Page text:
A quick mindfulness trick to boost your productivity at work.
If you’re a designer, developer, marketer, entrepreneur or any kind of professional with complicated tech work that needs your full brain capacity, you’re probably struggling to find that deep work time.
You’re constantly trying to get into a state of ‘flow’, where your brain can perform at it’s best, and make the proper neural connections that are needed for complicated tasks.
But, what if I told you that your actual deep work is mixed with (sometimes hours worth of) work that is far from ‘deep’?
So I just want to share this quick tip with you, and maybe it will help boost your productivity when these non-deep tasks need to be taken care of.
I know most people read until they see a squirrel, so…
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The connection between Middle Eastern dishes & productivity
If you’ve ordered falafel at a proper Israeli falafel shop, you’ve seen ultimate productivity at play.
It’s not an art, or a learned skill: it’s just getting the thing done.
Stand in line, wait very briefly,
have someone cut a pita bread open then scream “hummus fries salad!” at you,
take your pita (filled with the above, it’s usually not a question so much as a statement) and hurry up so the next person will get served.
Time wasting is not acceptable. If you wander off into the pre-lunch daydream, you’ll find an angry falafel maker yelling “Hey! You! Come on! What do you want in the pita?”
The pitas get spread with hummus, the vegetables and falafel balls get literally thrown into the pita, customers are served quickly, the day goes on and eventually ends, so they can go home and do whatever they like to do aside for providing delicious sustenance.
There’s no thinking involved, just fast hands that are the mean to serve as many people as they can.
Now let’s compare that to our own work
Tech work usually involves a ton of thinking, strategizing, researching, and then actually carrying out. Nonetheless, there’s a lot of brainless work that has to get done as well along the way.
You can probably think of countless scenerios like that in your own work routine.
I can share an example as as a designer:
Sometimes I have to make micro-copy edits to my designs based off client feedback. Then, I have to re-sync those designs to Invision (the tool in which I can share my designs with the client).
This sort of task takes time. Even worse, it’s usually mixed inside a regular day full of hard, brain-consuming tasks.
But, this specific task itself does not require me to think too much.
We all have those kind of tasks. You do to. Can you think what kind of tasks those are?
Think of the tasks that you encounter every once in a while, that don’t demand your full brain capacity, but that usually come in the middle of other tasks that do.
The repeating scenario
We are in the middle of the work day,
our brain is working hard,
we’re thinking about everything twice before we do it,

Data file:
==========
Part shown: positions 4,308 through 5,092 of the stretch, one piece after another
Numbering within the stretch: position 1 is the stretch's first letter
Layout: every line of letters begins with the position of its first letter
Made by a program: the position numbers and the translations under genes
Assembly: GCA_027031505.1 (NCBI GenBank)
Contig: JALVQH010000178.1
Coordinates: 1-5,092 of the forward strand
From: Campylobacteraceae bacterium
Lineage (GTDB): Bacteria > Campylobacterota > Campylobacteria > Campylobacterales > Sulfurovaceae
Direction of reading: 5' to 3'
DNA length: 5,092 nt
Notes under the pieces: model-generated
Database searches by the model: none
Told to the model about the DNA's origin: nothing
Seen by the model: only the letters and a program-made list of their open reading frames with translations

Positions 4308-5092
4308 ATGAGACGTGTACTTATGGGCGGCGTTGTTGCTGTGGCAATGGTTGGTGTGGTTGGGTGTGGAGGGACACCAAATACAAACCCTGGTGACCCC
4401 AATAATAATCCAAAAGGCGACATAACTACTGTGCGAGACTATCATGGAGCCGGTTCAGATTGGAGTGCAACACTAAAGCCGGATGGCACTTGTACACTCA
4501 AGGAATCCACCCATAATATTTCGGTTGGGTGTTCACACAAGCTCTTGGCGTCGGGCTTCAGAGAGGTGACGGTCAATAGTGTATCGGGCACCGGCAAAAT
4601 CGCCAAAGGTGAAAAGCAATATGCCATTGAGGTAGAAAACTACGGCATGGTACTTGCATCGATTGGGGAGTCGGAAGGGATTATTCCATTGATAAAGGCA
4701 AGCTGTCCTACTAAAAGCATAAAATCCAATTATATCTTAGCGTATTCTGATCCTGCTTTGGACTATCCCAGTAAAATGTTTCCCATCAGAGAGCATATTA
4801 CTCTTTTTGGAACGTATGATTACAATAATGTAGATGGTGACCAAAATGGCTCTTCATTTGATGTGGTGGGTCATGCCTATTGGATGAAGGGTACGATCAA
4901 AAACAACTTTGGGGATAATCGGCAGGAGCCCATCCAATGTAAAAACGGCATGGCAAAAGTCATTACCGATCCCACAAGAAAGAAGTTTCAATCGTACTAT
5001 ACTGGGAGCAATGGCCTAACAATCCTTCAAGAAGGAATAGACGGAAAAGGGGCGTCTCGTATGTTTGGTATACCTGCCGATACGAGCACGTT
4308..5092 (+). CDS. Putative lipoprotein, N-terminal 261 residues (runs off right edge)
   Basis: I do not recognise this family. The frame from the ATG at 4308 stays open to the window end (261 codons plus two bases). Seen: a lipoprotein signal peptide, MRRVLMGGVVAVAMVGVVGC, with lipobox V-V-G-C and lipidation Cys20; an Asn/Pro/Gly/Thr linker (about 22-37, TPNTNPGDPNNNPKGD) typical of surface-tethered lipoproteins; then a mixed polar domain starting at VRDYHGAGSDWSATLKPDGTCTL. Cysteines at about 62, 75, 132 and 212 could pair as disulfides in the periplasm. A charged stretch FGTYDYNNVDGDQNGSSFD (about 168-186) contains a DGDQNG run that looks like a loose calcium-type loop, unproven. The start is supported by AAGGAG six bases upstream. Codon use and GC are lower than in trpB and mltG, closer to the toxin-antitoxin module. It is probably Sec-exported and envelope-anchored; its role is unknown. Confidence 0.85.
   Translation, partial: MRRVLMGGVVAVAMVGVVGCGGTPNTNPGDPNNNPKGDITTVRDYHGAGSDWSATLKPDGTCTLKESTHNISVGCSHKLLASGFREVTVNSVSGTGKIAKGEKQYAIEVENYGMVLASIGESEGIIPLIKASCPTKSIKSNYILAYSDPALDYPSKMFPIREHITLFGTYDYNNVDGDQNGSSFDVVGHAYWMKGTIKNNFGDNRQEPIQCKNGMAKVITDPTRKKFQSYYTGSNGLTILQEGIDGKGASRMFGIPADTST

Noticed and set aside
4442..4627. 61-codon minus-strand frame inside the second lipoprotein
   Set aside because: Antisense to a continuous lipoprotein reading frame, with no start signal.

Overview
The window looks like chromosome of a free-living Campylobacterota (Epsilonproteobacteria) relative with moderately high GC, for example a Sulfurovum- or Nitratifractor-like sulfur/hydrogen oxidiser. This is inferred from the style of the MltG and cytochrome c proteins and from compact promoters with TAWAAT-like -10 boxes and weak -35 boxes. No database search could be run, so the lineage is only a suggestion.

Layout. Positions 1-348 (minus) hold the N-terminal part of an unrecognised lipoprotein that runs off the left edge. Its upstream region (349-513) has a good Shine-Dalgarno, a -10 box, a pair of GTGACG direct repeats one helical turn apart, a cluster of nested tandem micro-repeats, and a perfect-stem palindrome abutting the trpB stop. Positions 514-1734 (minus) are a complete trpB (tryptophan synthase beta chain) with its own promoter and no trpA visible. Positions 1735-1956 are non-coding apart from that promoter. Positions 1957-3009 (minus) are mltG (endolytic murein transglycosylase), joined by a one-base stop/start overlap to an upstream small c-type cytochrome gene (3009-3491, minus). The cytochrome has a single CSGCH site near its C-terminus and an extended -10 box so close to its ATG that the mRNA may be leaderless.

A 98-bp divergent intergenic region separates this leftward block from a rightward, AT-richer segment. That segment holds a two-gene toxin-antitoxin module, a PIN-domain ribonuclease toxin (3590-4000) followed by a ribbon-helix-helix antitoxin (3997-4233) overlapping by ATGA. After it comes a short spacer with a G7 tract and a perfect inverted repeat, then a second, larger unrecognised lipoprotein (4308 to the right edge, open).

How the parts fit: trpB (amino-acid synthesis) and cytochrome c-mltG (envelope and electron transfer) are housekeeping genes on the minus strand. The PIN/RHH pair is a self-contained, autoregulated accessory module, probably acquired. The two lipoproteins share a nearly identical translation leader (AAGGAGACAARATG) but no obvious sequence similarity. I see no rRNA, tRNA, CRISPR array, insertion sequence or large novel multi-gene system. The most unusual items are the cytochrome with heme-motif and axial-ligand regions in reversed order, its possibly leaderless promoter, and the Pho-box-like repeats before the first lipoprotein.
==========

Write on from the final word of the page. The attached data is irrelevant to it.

playing out scenarios in our heads like a game of chess.
We contemplate every line of code, every new shape location in our designs, every word in important emails.
Then, an important task comes in that we don’t really need to think about, but our brains are so used to thinking hard that they stay on that ‘think hard’ mode.
A cognitive dissonance which ends up in one or two ways:
- We slow down even more, and do mindless tasks even slower than tasks we really need to think hard while doing.
- Even worse, we end up procrastinating, pushing off that ‘boring’ work. Getting up from a deep work session thinking it’s a ‘good time to get coffee’.
Thing is, there’s no reason to cut off that deep work session! No reason to get out of ‘flow’. This is where The Falafel Method comes into play.
Introducing: The falafel method for deep work
If there’s anything I’ve learned from the falafel shop, it’s this: the best way to get straightforward things done is just to turn your brain off and fucking do them.
Whenever I’m deep in design work, I try to stay mindful of what tasks require my full brain capacity and which don’t.
Whenever I get to a list of tasks that are ‘simple and just need to get done,’ I go into FM (Falafel Maker) mode and do them.
No brain power, just speed.
Good work served fast.
Mindless tasks are uncomplicated by nature; they’re not glamorous, but they need to get done.
They’re part of our work.
So, main takeaway is…
Be mindful of your tasks while working.
When you spot it’s time to do mindless tasks of some sort, turn off your brain and throw yourself into it.
You’ll see that some tasks that used to take hours don’t have to take more than a few minutes if you focus singularly on getting them done.
Use this method, and I guarantee you’ll claim to be more productive and happy at your work.
Did you enjoy this article?
Do you have your own ways of staying productive in those kind of mindless tasks while in the ‘flow’?
Write me here in the comments!